This is a photo diary of my costuming "travels"; where I've learned and struggled to make historical costumes for myself. They're not always pretty, but always fun. most of the time. And I want to share with others what I learn along the way. **You can find me on Facebook, or have my posts delivered to your email by signing up at the lower part of the right column.**

About Me

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HI, my name is Val. I'm a member of Costumer's Guild West in Los Angeles, member & Past President of the San Diego Costume Guild, member of Orange County Costume Guild, a representative of the San Diego History Center, & an honorary member of SITU (Someplace in Time, Unlimited) in Seattle. This year I am the Dean of Costume College 2018. I make my own historical costumes but don't sell any unless I get tired of one.The eras I've made so far are 1770 up to 1918. My favorite is the 1880s bustle.


Friday, May 20, 2011

Sewing piping & ruching-1850s style

May 13, 2011
AKA Piping for Dummies:
I started a new costume a few weeks ago, an 1850s gown, and it will be my first attempt at doing piping. I tried doing it a few years ago, and never figured out how to get in between the fabric and the facing where it was just a narrow cord showing. Later I did a fake piping as trim along the edge of a sleeve jockey, my collar, and cuffs by sewing my silk taffeta trim right sides together to the edge of the fabric with a narrow hem. Then I turned it over to the inside and sewed a tiny hem to the back. I was basically just covering the edge of the fabric but from the front it looked like a nice narrow piping. You’ll probably remember this from an earlier post when I made my 1860s olive green gown.

For my 1850s gown, which I’m recreating from an original, I wanted to do it correctly as the pattern indicated. I already knew how to make bias strips from my fabric, and cut several lengths of it using a ruler that was 1-1/4 inch wide. After asking my friends on LiveJournal for suggestions to use for the cording, the overwhelming popular one was Lily Sugar n Cream 4 ply cotton yarn. I happened to have a few rolls of it from using it on a corded petticoat.Michael's carries this.

I folded the bias strip in half and placed the length of yarn down the middle, and secured it at one end with a straight pin. To keep the edges even, I pinned it down the length of the fabric. I used a zipper foot and sewed it as close to the edge of the yarn as I could. I even let the foot go slightly onto the top of the yarn to get it closer. For instructions on how to do this, I pulled out my copy of Cloak & Corsets “Modern Sewing Techniques for Historical Clothing Construction”, and found the chapter on piping. It had enough information to guide me through the next steps.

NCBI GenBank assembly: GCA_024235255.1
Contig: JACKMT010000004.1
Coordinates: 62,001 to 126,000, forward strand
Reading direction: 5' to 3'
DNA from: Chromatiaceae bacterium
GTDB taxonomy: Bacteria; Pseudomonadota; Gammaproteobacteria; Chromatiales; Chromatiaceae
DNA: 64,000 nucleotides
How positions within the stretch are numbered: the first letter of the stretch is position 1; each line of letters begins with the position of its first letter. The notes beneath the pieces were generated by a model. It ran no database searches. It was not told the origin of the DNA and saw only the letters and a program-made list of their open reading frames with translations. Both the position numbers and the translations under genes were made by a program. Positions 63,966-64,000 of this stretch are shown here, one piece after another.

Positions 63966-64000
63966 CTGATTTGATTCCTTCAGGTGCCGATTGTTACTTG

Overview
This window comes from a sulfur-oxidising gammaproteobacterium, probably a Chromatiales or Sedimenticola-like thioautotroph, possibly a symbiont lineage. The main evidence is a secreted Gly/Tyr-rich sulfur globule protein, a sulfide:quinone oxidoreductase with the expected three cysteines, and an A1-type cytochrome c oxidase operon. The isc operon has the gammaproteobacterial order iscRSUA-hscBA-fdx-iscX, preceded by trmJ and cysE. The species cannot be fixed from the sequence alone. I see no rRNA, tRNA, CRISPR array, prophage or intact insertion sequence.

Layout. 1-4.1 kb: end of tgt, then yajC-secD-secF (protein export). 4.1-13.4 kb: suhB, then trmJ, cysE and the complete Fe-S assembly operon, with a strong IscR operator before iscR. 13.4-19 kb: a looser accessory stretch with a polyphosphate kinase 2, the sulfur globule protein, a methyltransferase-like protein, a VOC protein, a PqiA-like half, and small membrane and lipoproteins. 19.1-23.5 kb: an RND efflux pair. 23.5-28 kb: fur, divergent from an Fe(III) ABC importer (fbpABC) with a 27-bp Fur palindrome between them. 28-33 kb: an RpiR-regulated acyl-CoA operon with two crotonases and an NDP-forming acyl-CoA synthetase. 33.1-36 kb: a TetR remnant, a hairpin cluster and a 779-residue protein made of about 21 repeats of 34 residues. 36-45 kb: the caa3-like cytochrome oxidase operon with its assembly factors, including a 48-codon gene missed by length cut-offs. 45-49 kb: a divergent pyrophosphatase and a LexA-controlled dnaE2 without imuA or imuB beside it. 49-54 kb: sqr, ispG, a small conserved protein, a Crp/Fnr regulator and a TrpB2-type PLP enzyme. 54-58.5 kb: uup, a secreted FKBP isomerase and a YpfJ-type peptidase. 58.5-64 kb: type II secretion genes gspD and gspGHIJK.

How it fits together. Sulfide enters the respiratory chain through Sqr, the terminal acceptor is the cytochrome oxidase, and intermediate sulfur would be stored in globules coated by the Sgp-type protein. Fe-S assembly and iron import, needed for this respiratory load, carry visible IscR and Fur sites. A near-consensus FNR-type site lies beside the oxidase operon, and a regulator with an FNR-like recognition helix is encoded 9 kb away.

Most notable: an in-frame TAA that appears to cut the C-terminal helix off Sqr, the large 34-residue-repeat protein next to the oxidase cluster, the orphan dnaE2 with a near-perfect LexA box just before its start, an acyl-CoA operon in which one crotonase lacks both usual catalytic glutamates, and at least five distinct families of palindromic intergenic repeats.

I pinned it to the right side of my bodice with the half inch portion of the bias strip even with the edge of my bodice & basted it to hold in place. In this case, my seam allowances are a half inch, and I was sewing it around my arm hole & shoulder seams. On the armhole I started and ended it under my arm at the side seam. I overlapped the ends and pinned the loose ends up into the seam allowance so they crisscrossed. Later I trimmed those ends off even with the seam.

When I sewed the seams together I sewed the piping again using my zipper foot, and kept it close to the yarn. I thought this was going to be hard getting it exact but with my silk taffeta I can actually see the bump made by the yarn. You can also feel it. And you do want to get it close so the piping isn’t flopping around outside the seam.

Then I sewed the sleeve on as usual, making sure the edges were all even so my half inch seam would work. Here you can see the armhole piping. You can’t see the shoulder one since the seam is towards the back but it’s there. And once I got the hang of this, I didn’t stop. I decided to do it along the bottom edge of the bodice too. There are some other seams on the bodice that will be getting piping also.

And THEN I got to try a different method of making ruching to trim the front of the bodice. My method as shown in my earlier 1770s gowns, was to turn the edges of the strip of fabric to the center and press, then gather it down the center, so it was ruffley on the edges. This gown does it different. The edges are turned under 1/4 inch on the sides, and gathered down BOTH sides so it pleats it down the middle. This photo shows the sewn edges on the strip on the top with a gathering stitch. The bottom one has it gathered up and pinned to the bodice. I hand sewed it using a basting stitch with only a small stitch showing on top down the stitch lines on the sides.

The first strip I sewed on the bodice has the gathers not level enough so I’m going to take out some of the hand stitches and even it out a little more. But I learned something new and now have a new trim technique to add to my skills.

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I would love to hear if this was any help to you. Pretty please!